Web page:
You’d think this would be a slam-dunk for bi-partisan politics. Everybody wants the VA to be healthier, so reforming that system should be an easy win for both parties. Right?
Of course not. Our congress isn’t that functional. Senator Bernie Sanders watched Senate committee deliberations crumble after only four days as republicans demanded a “my way or the highway” approach to fixing that system. Had their reform actually done that, Sanders would have been on board to go ahead with it. However, these are republican legislators and so their bills tend to attack or aid correlative industries or individuals rather than addressing the problem from start to finish.
Much like Paul Ryan’s recent “Increasing Opportunity” plan, republicans have a real difficult time staying on task and tend to make all legislation a possible win for financial backers which got them the jobs or help keep their jobs. Senator Sanders is a bit of a liberal, sure… but he is also an Independent and a consumer advocate. If he believes that the extortion attempts to pass those bills were justified for their merit, he wouldn’t have gotten in front of the media to blast them for it.
While we are wasting $13 million per month on Perry’s “visual” deterrent to scare migrant children and giving up $600 billion in revenues over the next 10 years in making a tax loophole permanent… you’d think we are flushed with cash and have no worries about budgets. However, that is exactly what republicans don’t want. They don’t want to spend a dime more than is necessary to “fix” the VA. It’s reminiscent of Ronald Reagan’s response and battle with congress over HIV research which their estimates of what it would take were night and day (Reagan turned out to be wrong and congress’s huge numbers were still short… and purposefully from some for a naive belief that AIDS was a “gay disease”).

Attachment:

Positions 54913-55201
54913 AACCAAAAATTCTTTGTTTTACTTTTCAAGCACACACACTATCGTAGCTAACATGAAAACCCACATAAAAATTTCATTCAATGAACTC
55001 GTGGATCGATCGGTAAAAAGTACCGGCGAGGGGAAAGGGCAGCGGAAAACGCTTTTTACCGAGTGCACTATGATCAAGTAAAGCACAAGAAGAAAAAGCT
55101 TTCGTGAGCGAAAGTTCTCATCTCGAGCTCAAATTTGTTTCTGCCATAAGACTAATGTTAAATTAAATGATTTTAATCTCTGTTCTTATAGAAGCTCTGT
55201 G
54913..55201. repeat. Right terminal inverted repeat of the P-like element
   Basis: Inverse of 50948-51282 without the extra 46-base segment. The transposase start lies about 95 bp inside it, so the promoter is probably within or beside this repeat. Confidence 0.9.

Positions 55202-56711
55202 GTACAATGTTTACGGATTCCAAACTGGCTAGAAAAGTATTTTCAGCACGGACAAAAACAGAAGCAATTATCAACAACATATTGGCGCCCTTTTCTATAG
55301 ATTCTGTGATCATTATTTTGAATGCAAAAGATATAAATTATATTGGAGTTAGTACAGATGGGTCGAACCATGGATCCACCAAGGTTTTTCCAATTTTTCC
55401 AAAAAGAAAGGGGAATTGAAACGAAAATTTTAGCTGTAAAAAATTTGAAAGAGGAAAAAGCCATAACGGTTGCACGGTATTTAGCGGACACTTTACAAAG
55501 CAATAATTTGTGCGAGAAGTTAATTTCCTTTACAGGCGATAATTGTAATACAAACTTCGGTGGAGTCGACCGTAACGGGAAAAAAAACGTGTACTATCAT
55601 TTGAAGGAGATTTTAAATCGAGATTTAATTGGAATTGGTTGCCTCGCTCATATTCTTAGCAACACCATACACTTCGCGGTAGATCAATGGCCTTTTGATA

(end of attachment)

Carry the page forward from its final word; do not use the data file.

Sander’s plan would cost $25 billion over 3 years and Senator Jeff Miller’s counterpropsal only allowed for a capped $10 billion in total emergency funding for the VA.
So, today, they are coming back together to see if they can come to a compromise, but I highly doubt that this negotiation over spending will help the VA in the long-run. This seems like a way for republicans to kick the can down the road rather than set up possible future budgetary changes to that antiquated system.
Republicans mean well by trying to limit the amount of money that is “wasted”… however, it would be so much more heart-warming if they would flush out actual waste rather than problems within other programs they don’t like. Fixing our government is no longer a republican concern. They are there to prove to Americans that the system is broken and we need to just give it all up to our business overlords… or possibly Illuminati lizard people. Whatever floats your boat.
If we are going to “overspend” on anything, shouldn’t that be veterans care? If we can afford to break them, we should be obligated to spend until we have helped them get fixed.
However, if Senator Jeff Miller can’t learn to get along with Senator Sanders, the VA might be stuck in limbo without any reform. I’m not sure that republicans even really want reform, and had Sanders not run to the press with his complaints about Miller’s negotiating, we might not be seeing this second shot at compromise.